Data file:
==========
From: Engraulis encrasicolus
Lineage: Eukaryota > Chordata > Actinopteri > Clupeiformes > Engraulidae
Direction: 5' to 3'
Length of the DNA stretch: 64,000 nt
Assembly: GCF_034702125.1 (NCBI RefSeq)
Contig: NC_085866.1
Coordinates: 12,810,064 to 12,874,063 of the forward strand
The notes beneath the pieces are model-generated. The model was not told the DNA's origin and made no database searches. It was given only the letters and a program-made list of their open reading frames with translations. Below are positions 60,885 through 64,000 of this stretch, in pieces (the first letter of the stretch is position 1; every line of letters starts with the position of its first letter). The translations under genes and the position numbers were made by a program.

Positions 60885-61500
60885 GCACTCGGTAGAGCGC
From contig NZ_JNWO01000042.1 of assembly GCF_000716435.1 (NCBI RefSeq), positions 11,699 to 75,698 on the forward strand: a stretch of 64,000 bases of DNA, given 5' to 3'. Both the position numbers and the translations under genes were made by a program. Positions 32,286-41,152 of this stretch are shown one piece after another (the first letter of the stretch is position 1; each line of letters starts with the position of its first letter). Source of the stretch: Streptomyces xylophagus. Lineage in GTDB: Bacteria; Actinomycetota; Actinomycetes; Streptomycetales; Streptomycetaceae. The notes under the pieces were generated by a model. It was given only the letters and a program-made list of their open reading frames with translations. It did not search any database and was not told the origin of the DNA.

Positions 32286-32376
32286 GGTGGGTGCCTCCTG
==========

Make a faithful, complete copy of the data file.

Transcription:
From: Engraulis encrasicolus
Lineage: Eukaryota > Chordata > Actinopteri > Clupeiformes > Engraulidae
Direction: 5' to 3'
Length of the DNA stretch: 64,000 nt
Assembly: GCF_034702125.1 (NCBI RefSeq)
Contig: NC_085866.1
Coordinates: 12,810,064 to 12,874,063 of the forward strand
The notes beneath the pieces are model-generated. The model was not told the DNA's origin and made no database searches. It was given only the letters and a program-made list of their open reading frames with translations. Below are positions 60,885 through 64,000 of this stretch, in pieces (the first letter of the stretch is position 1; every line of letters starts with the position of its first letter). The translations under genes and the position numbers were made by a program.

Positions 60885-61500
60885 GCACTCGGTAGAGCGC
From contig NZ_JNWO01000042.1 of assembly GCF_000716435.1 (NCBI RefSeq), positions 11,699 to 75,698 on the forward strand: a stretch of 64,000 bases of DNA, given 5' to 3'. Both the position numbers and the translations under genes were made by a program. Positions 32,286-41,152 of this stretch are shown one piece after another (the first letter of the stretch is position 1; each line of letters starts with the position of its first letter). Source of the stretch: Streptomyces xylophagus. Lineage in GTDB: Bacteria; Actinomycetota; Actinomycetes; Streptomycetales; Streptomycetaceae. The notes under the pieces were generated by a model. It was given only the letters and a program-made list of their open reading frames with translations. It did not search any database and was not told the origin of the DNA.

Positions 32286-32376
32286 GGTGGGTGCCTCCTG